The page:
A Statement on President Biden's Pardon of All Federal Offenses of Simple Marijuana Possession

October 13 2022

The Center for Policing Equity (CPE) applauds President Biden's recent steps toward ending the criminalization of marijuana possession and agrees wholeheartedly with his statement that “sending people to jail for possessing marijuana has upended too many lives–for conduct that is legal in many states, [and] that's before you address the clear racial disparities around prosecution and conviction."

Aggressive enforcement of marijuana possession laws has forced hundreds of thousands of people, disproportionately Black and Brown people, into the country's criminal legal systems unnecessarily; the President's decision to pardon those convicted of simple marijuana possession at the federal level is a crucial step toward ending that injustice.

U.S. policies concerning marijuana use have long been rooted in racism, beginning with White backlash to early 20th-century Mexican immigration, when concerted efforts were made to link marijuana with "violence, crime, and other socially deviant behaviors"; prohibition soon followed. In the 21st century, young Black and Brown people have often been more likely to be arrested for simple marijuana possession than any other criminal offense, while White people are significantly less likely to be arrested for marijuana possession at all–despite the fact that, as President Biden has noted, "White and Black and Brown people use marijuana at similar rates."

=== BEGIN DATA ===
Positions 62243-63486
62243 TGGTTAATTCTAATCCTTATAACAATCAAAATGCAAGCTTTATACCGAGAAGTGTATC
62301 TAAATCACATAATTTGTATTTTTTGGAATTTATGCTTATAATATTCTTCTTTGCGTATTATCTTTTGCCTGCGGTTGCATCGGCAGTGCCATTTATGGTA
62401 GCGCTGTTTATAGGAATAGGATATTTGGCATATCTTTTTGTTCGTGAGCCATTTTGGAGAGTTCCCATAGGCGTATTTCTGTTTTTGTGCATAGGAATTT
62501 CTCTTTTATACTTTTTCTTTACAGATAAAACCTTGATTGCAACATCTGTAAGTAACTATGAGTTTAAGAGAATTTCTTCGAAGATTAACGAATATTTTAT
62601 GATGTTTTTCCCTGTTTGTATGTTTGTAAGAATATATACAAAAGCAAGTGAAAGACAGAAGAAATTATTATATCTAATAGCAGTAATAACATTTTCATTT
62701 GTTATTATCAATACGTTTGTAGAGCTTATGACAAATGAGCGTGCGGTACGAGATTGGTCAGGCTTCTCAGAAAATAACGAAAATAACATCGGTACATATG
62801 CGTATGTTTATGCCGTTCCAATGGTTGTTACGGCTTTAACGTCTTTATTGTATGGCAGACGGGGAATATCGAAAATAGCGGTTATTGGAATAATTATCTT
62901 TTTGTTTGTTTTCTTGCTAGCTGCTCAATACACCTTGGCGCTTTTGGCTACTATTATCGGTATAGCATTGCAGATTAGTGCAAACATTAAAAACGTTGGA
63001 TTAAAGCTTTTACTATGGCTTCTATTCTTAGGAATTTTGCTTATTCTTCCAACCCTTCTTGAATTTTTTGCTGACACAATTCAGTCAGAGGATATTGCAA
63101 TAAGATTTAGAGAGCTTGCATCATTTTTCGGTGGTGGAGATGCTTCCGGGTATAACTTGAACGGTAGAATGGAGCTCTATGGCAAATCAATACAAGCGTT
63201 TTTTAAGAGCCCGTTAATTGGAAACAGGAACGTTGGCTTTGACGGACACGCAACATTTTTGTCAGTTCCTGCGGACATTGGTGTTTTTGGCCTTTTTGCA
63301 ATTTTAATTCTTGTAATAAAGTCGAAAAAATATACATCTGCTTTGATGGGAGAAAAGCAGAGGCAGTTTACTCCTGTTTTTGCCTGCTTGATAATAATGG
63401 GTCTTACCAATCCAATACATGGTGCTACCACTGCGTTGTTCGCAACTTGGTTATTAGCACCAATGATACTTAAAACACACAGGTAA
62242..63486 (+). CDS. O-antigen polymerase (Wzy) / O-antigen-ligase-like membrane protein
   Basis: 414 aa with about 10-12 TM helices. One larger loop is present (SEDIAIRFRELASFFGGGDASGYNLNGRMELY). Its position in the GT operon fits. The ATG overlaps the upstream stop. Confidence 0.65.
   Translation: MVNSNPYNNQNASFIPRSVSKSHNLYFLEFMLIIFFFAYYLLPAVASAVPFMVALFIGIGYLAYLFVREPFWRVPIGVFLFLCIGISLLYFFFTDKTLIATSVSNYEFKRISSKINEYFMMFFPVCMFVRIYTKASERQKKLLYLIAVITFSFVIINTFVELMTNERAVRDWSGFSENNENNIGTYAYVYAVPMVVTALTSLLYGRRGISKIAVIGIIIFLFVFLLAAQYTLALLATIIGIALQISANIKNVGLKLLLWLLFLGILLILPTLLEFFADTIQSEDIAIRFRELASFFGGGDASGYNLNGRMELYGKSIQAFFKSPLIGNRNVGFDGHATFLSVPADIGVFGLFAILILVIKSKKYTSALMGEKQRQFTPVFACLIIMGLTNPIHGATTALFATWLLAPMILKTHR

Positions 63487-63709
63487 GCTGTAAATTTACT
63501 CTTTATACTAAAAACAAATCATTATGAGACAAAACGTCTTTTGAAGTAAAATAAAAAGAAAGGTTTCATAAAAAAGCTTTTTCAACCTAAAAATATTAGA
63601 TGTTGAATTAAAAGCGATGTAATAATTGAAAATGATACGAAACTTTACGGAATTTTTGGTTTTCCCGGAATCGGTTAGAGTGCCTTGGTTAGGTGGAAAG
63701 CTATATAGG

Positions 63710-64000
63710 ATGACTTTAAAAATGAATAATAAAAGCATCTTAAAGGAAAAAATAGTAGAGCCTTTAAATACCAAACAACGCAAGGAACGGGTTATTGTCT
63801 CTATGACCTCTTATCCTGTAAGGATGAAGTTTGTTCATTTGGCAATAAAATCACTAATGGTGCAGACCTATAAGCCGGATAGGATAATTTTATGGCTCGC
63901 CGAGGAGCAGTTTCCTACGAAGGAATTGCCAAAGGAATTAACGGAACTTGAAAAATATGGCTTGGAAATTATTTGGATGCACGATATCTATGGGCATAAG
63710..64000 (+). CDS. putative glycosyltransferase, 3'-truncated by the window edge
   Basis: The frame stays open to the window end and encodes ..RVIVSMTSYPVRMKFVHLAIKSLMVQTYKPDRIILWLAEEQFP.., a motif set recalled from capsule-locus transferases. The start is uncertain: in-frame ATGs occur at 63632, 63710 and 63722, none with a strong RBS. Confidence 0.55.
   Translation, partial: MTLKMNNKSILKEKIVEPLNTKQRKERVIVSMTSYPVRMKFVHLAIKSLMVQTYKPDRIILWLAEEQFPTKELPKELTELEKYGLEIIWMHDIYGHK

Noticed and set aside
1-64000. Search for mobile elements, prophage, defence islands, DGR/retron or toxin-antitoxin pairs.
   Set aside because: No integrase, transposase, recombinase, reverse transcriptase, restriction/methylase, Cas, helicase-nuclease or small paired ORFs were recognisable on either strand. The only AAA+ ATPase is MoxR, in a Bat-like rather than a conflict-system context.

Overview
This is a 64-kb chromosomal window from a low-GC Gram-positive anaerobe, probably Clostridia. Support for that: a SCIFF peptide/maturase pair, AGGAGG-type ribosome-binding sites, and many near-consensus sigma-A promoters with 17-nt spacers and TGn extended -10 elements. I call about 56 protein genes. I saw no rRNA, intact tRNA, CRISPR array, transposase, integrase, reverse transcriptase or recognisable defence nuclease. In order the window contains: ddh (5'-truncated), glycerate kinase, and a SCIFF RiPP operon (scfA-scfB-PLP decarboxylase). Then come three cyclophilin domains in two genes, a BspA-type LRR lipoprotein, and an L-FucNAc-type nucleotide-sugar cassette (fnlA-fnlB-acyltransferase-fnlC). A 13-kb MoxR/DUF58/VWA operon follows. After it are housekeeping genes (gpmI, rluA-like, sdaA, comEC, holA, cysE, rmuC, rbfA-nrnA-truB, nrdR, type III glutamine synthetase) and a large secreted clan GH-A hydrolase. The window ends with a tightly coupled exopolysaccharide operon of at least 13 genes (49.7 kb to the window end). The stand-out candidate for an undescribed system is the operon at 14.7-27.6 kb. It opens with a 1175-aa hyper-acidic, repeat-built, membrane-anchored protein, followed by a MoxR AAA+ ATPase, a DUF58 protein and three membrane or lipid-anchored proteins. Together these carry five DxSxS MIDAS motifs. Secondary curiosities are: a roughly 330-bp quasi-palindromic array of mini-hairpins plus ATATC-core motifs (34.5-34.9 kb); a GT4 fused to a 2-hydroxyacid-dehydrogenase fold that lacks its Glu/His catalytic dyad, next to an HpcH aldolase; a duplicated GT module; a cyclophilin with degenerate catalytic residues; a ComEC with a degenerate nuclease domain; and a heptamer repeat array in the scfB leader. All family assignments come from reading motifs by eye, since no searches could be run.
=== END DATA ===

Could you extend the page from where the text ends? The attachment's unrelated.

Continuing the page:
This history and continuing reality highlight the importance of the President's other actions– calling on state governors to take similar steps and launching an administrative review of the federal classification of marijuana as a schedule 1 substance–but serve also to underscore the enormity of the task that remains. Federal pardons can remove many collateral consequences of convictions, for instance, allowing those pardoned to access federal benefits and increasing access to employment and housing, but the vast majority of possession convictions are at the state level. Moreover, pardons do not erase conviction records–that will require the additional step of federal expungement. The White House has hinted at a willingness to take additional steps; we look forward to the opportunity to assess any further plans it may have.

President Biden made history with his Oct 6 announcement, and the lives of thousands of individuals, their families, and communities were forever changed. CPE remains committed to doing the work necessary to ensure that justice is achieved for all those who must still wait.